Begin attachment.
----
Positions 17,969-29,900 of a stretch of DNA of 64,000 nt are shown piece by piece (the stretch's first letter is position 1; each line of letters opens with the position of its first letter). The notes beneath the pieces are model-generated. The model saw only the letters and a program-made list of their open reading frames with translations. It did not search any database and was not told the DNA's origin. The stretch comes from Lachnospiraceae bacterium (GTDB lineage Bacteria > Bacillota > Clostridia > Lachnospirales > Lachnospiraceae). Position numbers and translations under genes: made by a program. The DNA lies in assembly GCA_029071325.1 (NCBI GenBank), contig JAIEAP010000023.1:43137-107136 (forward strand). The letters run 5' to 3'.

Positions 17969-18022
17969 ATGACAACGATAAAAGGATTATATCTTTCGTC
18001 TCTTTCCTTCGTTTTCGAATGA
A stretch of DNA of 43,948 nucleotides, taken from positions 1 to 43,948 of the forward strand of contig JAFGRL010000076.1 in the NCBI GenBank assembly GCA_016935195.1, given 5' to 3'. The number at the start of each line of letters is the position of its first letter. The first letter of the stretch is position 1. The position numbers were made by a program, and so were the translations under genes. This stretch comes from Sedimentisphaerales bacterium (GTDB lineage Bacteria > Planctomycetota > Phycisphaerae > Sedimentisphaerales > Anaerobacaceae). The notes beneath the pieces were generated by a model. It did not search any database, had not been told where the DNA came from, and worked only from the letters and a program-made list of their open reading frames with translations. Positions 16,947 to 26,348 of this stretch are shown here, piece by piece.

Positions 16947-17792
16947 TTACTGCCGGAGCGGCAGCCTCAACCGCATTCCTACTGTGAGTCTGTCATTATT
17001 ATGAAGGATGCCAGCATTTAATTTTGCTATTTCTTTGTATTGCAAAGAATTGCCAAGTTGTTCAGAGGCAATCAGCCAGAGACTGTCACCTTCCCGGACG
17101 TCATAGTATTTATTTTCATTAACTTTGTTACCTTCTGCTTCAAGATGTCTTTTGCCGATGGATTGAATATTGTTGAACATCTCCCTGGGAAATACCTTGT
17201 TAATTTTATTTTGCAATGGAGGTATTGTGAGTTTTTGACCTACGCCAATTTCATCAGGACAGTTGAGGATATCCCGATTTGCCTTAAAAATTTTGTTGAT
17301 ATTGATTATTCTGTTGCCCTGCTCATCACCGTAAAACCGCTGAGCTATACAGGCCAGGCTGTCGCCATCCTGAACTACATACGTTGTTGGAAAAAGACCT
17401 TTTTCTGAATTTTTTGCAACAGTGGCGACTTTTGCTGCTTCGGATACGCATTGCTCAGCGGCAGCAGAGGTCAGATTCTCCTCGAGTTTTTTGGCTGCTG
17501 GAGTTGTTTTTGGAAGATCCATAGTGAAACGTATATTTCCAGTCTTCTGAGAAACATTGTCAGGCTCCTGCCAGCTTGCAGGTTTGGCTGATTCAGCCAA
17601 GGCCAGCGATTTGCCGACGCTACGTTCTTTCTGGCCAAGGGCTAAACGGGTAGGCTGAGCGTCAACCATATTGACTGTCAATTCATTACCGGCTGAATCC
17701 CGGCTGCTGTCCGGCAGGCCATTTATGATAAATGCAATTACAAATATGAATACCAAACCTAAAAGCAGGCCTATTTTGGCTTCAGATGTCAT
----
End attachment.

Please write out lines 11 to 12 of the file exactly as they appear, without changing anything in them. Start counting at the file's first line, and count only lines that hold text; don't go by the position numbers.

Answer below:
17301 ATTGATTATTCTGTTGCCCTGCTCATCACCGTAAAACCGCTGAGCTATACAGGCCAGGCTGTCGCCATCCTGAACTACATACGTTGTTGGAAAAAGACCT
17401 TTTTCTGAATTTTTTGCAACAGTGGCGACTTTTGCTGCTTCGGATACGCATTGCTCAGCGGCAGCAGAGGTCAGATTCTCCTCGAGTTTTTTGGCTGCTG